I find the python ecosystem deeply frustrating. On some level, they fixed some issues in previous languages. But at the same time, they chose to completely flout long-standing conventions, and have rewritten the world in ways that are different for no good reason. And when you rewrite the world, you always end up rewriting only the parts you care about, so your new implementation lacks pieces that other people find very important.
Today's annoyance: manpages. I have some tools written in python that I'm going
to distribute, and since this isn't intended to be user-hostile, I want to ship
manpages. The documentation already exists in the form of docstrings and
argparse option decriptions, so I don't want to write the manpages, but they
should be generated for me. I looked around and I can't find anything anywhere.
There're some hoaky hacks people have come up with to do some of this, but I
don't see any sort of "standard" way to do this at all. Even when I reduce the
requirements to almost nothing, I still can't find anything. Please tell me if
I missed something.
Anyway, I came up with yet another hoaky hack. It works for me. Sample project:
This has a python tool called
frobnicate, and a script to generate its manpage
Makefile has rules to make this
.pod and to convert it into
a manpage. It works by running
frobnicate --help, and parsing that output.
--help message is set up to be maximally useful by including the main
docstring into the message. This is good not just for the manpages, but to make
--help. And this has a nice consequence in that the manpage
generator only needs to look at the
It is assumed that the main docstring (and thus the
--help message) is
formatted like a manpage would be, beginning with a synopsis. This isn't usually
done in python, but it should be; they just like being contrarian for no good
With those assumptions I can parse the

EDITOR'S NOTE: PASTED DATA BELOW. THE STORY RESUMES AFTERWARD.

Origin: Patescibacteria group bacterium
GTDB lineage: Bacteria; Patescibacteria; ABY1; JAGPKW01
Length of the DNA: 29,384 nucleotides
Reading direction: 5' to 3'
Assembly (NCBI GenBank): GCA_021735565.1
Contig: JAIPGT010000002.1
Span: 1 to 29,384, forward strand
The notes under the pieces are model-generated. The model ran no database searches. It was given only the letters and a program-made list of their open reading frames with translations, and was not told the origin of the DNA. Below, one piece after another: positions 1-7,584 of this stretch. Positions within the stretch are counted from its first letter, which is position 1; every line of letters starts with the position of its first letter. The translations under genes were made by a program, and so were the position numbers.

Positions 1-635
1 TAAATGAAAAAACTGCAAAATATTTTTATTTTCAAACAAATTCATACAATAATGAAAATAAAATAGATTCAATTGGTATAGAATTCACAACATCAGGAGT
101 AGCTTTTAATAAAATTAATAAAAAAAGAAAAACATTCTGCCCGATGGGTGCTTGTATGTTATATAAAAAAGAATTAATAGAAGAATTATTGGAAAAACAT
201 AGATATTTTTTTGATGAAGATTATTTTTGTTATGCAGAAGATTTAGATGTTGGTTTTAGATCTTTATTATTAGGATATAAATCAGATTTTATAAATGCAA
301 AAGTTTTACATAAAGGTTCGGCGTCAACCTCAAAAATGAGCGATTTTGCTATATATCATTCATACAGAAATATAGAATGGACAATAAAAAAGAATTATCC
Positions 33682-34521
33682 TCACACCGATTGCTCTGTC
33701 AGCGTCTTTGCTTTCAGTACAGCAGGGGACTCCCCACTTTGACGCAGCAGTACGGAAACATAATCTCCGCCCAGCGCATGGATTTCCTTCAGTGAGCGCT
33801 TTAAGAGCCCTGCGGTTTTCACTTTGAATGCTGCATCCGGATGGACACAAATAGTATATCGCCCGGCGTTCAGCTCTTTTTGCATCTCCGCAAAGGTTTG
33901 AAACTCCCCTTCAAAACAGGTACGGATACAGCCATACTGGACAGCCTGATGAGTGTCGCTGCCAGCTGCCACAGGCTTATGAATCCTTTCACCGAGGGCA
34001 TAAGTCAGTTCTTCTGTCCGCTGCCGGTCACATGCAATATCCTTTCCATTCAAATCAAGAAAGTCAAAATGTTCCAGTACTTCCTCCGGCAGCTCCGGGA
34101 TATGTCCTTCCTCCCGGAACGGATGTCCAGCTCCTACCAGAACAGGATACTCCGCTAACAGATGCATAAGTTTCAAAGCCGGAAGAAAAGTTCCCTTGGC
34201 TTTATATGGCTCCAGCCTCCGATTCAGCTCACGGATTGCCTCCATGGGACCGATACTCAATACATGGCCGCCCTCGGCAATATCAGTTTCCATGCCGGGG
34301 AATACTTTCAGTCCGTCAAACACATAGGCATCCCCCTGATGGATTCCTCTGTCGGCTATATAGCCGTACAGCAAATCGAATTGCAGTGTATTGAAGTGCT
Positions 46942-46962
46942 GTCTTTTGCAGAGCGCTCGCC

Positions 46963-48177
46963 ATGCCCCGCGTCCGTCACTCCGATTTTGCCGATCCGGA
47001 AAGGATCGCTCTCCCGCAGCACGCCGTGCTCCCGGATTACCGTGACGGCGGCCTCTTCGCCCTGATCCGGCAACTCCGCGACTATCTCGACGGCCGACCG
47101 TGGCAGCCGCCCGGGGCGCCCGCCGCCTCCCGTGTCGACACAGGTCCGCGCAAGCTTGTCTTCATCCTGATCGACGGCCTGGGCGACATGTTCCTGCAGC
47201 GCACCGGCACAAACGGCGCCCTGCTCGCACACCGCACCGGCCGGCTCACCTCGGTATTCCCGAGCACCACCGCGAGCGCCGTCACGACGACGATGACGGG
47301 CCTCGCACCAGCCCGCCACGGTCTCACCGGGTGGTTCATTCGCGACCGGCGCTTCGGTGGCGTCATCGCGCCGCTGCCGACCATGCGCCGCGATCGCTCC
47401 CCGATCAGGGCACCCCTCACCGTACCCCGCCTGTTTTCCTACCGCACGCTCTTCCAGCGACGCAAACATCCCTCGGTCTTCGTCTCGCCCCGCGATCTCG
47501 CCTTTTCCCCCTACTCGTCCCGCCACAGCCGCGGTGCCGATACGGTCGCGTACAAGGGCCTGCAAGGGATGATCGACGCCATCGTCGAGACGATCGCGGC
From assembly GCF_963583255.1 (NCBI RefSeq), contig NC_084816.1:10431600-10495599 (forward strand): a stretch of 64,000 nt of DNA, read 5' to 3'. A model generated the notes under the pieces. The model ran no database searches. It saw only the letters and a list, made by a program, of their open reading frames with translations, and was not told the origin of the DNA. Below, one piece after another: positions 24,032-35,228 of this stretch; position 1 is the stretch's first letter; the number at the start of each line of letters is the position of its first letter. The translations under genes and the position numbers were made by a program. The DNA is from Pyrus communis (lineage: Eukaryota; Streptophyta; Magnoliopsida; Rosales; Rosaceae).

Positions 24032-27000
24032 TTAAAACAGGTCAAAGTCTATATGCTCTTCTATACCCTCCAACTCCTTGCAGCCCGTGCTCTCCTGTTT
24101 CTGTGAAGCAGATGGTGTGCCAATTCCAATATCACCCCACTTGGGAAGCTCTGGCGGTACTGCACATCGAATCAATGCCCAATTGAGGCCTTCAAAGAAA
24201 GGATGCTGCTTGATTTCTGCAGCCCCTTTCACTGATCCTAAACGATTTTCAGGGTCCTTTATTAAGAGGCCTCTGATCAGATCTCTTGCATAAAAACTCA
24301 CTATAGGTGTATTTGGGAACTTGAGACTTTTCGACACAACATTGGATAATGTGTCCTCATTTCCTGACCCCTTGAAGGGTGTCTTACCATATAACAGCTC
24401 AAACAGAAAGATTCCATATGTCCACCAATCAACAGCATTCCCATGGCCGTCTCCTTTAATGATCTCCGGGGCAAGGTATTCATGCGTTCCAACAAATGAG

--help output, and produce a reasonable
manpage. Converted to html, it looks like this. Not the most exciting thing in
the world, but that's the point.
This could all be cleaned up, and made less brittle. That would be great. In the meantime, it solves my use case. I'm releasing this into the public domain. Please use it and hack it up. If you fix it and give the changes back, I wouldn't complain. And if there're better ways to have done this, somebody please tell me.
A few people reached out to me with suggestions of tools they have found and/or used for this purpose. A survey:
This lives here and here. I actually found this thing in my search, but it didn't work at all, and I didn't want to go into the rabbithole of debugging it. Well, I debugged it now and know what it needed. Issues
- First off, there're 3 binaries that could be executed:
It appears that only the first one is meant to be functional. The rest throw errors that require the user to debug this thing
- To make it more exciting,
bin/argparse-manpagedoesn't work out of the box on Debian-based boxes: it begins with
Which isn't something that exists there. Changing this to
makes it actually runnable. Once you know that this is the thing that needs running, of course.